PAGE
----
Frankly there is plenty of blame to share over the broken model of our conventional, over the air, television broadcasting system. Just in the last month or so it has left hundreds of crafts people, journalists and technicians jobless. And; the prospects are of hundreds more to come including perhaps as many as one thousand across the various services of the public broadcaster: CBC/Radio-Canada.

The over-the-air broadcasters are pissed that the CRTC denied their applications to force cable and satellite providers to pay to carry their programs as they do the specialty channel operators. Their arguments though conveniently ignored the fact that those same over-the-air broadcasters, primarily CTV and Global are also amongst the largest holders of those very same specialty digital channels licenses. Furthermore it is their own greed fueled by ruthless cut-throat out-biding competition which left Canwest/Global swimming...nay, drowning in more than $3-billion in debt, and its major rival: CTV, among other things holding the bag on a $150-million deal for the rights to the 2010 Vancouver winter Olympics, and the 2112 summer games. A bid which was at least $50-million more than it's only rival in the process: The CBC/Radio-Canada.

The Canadian Radio, Television and Telecommunications Commission's (CRTC) complicity in these matters is historic and long-standing. It really began when in the course of the last twenty or so years it allowed locally owned and operated network affiliate stations in a number of Canadian communities, large and small, to be swallowed-up by the networks themselves. And, there began the downward spiral, followed by the current whining over the "broken model". Frankly folks...why don't you just suck it in!

For instance Ottawa's "A" TV station has been decimated just this week. Stripped of the local news operation. The fall-out sends a clear message to the CRTC which is based in the National Capital Region. What its owners CTV don't say though is that it removes an aggressive news operation which has been a thorn in the side of its moribund CTV Ottawa (CJOH-TV) station from the "git-go". One stone - two hits: thirty or forty people jobless.

Yep. The model is broken. Let they who broke it, fix it!

Sunday, March 1, 2009


The French news agency - Agence France Presse - reported just a few days ago that Canadian authorities now have their hands on a second video-tape of missing diplomats Robert Fowler and Louis Guay. This video also apparently shows that their United-Nations driver, Soulmania Mounkaila, is alive and held by the same kidnappers.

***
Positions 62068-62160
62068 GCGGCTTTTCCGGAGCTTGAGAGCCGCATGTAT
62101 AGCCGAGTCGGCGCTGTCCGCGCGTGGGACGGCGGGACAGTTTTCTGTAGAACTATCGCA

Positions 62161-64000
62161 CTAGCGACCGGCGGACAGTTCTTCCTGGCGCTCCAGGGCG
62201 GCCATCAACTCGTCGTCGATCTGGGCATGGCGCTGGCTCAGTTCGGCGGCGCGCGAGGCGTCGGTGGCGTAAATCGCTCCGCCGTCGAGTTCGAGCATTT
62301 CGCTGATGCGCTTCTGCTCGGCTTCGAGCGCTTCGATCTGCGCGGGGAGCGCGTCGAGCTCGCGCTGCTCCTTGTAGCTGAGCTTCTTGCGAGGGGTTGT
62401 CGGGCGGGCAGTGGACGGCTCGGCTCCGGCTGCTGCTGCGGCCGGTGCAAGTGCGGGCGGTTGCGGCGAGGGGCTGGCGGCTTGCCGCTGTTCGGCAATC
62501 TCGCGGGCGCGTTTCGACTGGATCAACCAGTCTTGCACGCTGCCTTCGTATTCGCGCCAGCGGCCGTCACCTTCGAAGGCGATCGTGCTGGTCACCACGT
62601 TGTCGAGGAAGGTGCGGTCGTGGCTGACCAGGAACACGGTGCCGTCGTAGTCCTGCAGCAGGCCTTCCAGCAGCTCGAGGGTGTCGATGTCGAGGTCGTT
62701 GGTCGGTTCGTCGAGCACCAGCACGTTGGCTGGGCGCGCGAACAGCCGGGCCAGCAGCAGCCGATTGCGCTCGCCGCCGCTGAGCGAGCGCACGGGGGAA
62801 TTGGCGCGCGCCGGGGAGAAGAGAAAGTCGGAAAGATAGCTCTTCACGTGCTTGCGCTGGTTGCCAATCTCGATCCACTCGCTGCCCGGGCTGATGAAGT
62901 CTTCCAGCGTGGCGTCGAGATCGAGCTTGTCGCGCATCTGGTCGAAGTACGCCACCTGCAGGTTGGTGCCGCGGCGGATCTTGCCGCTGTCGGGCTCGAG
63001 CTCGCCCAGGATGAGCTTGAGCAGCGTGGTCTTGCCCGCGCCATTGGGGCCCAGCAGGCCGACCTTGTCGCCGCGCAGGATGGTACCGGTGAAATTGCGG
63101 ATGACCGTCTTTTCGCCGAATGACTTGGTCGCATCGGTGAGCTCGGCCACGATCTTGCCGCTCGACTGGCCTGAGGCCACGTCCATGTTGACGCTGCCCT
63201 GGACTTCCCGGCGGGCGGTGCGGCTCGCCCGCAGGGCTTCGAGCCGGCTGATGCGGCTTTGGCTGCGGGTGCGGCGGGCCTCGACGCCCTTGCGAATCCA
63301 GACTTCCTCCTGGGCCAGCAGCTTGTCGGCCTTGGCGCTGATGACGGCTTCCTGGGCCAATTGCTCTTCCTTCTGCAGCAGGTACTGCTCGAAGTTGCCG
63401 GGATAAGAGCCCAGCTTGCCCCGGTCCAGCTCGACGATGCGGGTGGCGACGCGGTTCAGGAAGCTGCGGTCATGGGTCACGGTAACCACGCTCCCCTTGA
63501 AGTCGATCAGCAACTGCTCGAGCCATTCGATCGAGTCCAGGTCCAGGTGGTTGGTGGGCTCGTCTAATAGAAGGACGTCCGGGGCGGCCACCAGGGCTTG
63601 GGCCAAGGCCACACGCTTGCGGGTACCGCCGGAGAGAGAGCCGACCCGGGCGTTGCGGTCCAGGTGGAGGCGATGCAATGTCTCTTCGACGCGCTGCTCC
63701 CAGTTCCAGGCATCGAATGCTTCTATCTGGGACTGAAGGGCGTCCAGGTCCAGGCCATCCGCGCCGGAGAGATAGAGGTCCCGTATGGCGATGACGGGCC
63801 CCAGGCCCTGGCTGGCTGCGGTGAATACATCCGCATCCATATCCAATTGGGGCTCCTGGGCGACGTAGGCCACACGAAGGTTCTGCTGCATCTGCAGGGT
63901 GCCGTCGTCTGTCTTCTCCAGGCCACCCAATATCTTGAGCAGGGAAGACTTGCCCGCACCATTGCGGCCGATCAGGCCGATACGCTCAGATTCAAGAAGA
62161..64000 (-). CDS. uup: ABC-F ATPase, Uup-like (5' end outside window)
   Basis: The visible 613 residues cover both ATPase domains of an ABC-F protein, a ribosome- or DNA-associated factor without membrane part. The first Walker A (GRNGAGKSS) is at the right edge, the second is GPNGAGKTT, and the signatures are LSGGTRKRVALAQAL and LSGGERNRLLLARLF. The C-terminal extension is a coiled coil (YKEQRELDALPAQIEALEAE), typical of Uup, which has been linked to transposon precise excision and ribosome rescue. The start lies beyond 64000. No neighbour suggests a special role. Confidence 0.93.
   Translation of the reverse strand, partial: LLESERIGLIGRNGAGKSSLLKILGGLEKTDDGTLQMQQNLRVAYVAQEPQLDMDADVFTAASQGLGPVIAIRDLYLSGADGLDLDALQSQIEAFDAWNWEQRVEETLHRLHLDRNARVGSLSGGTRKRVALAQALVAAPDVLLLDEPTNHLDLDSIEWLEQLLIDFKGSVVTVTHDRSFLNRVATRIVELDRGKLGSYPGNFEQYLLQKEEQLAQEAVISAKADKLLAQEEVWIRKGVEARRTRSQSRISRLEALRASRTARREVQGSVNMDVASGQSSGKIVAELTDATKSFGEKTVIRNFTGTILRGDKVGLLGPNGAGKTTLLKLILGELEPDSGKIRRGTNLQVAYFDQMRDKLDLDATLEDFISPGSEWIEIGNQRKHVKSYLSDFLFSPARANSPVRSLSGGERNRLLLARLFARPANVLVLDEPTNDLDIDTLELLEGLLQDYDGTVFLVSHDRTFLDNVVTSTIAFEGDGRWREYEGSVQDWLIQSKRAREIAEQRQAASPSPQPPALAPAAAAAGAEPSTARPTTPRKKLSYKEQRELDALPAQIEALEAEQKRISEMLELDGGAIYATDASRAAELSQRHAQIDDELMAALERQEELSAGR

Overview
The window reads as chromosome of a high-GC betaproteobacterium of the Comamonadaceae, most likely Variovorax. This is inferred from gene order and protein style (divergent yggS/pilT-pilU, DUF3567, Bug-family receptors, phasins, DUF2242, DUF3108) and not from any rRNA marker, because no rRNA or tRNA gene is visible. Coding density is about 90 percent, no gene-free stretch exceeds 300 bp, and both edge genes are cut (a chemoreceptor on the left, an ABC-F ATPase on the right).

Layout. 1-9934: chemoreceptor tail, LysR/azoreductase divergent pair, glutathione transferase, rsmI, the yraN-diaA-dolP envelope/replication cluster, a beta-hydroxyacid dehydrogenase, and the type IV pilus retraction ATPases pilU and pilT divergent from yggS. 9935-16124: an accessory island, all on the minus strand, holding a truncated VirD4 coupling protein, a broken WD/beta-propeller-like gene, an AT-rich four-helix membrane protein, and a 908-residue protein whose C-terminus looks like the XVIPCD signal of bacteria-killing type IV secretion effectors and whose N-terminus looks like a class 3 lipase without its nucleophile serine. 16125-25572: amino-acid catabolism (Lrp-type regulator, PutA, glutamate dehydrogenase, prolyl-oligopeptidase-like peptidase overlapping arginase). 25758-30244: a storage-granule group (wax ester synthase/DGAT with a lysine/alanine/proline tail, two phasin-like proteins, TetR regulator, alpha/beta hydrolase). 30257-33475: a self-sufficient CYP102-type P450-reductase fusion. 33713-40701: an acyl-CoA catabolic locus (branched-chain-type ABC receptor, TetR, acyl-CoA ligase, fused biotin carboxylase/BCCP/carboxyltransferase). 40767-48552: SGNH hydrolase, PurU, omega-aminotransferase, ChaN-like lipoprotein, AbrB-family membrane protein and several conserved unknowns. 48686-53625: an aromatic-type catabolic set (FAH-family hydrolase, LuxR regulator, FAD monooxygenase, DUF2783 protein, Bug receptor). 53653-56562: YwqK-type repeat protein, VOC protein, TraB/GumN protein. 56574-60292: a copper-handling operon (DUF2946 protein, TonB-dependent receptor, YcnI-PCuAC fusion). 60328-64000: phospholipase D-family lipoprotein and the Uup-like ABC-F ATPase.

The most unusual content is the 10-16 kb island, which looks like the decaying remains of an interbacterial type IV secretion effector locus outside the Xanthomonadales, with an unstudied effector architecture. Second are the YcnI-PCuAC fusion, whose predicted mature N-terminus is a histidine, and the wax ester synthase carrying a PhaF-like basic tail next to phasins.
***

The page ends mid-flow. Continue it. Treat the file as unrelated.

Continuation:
In just two weeks it will be four months since the December 14th kidnapping of the three men on the outskirts of the capital of Niger, Niamey. Most of the insight and reporting on this sordid affair has come from sources well outside of Canada. Bloggers in New York and Europe...and in more official fashion from Agence France Presse.

For unfathomable reasons Canada's mainstream media has been uncharacteristically timid and silent about much of this story. Reports which have surfaced in the homeland have generally been lifted from the French news agency, or repeats of information published by enterprising Internet bloggers. It is almost shameful.

Official Ottawa, even more so than the United-Nations organization, has cloaked the entire matter under some secretive veil on the premise of limiting harm to delicate negotiations for the safe release of the diplomats and the driver. The level of secrecy in fact makes it difficult to know the extent of negotiations, delicate or otherwise. Although the amount of reporting on these kidnappings elsewhere in the world is respectful and subdued, there has been enough of it to conclude that neither negotiations, nor the well-being of the diplomats (To what degree they are well) has been harmed by foreign journalists and bloggers trying their best to uncover details of a difficult story.

Robert Fowler is both former Canadian Ambassador to the United-Nations, and former Deputy-Minister at National Defence. His travelling companion, Louis Guay, is a distinguished diplomat. I just can't imagine that if U.S. diplomats of such reputation, say Andrew Young or John Negroponte, had vanished, the American media would be towing the submissive and docile line which appears to be influencing our reportage.

It's been hardly a week since Parliament's Information Commissioner slammed the Government and the Federal bureaucracy over a near conspiracy to make this perhaps the least transparent government in decades. In tabling the report, Commissioner Robert Marleau although polite, laid a great deal of the blame at the Prime-Minister's doorstep.

With respect to knowing the truth about the disappearance of Ambassadors Fowler and Guay and their U.N. driver, it seems that Canada's national media is marching in lockstep with the messaging which is crafted at the highest levels of our national government. And:-That is a shame!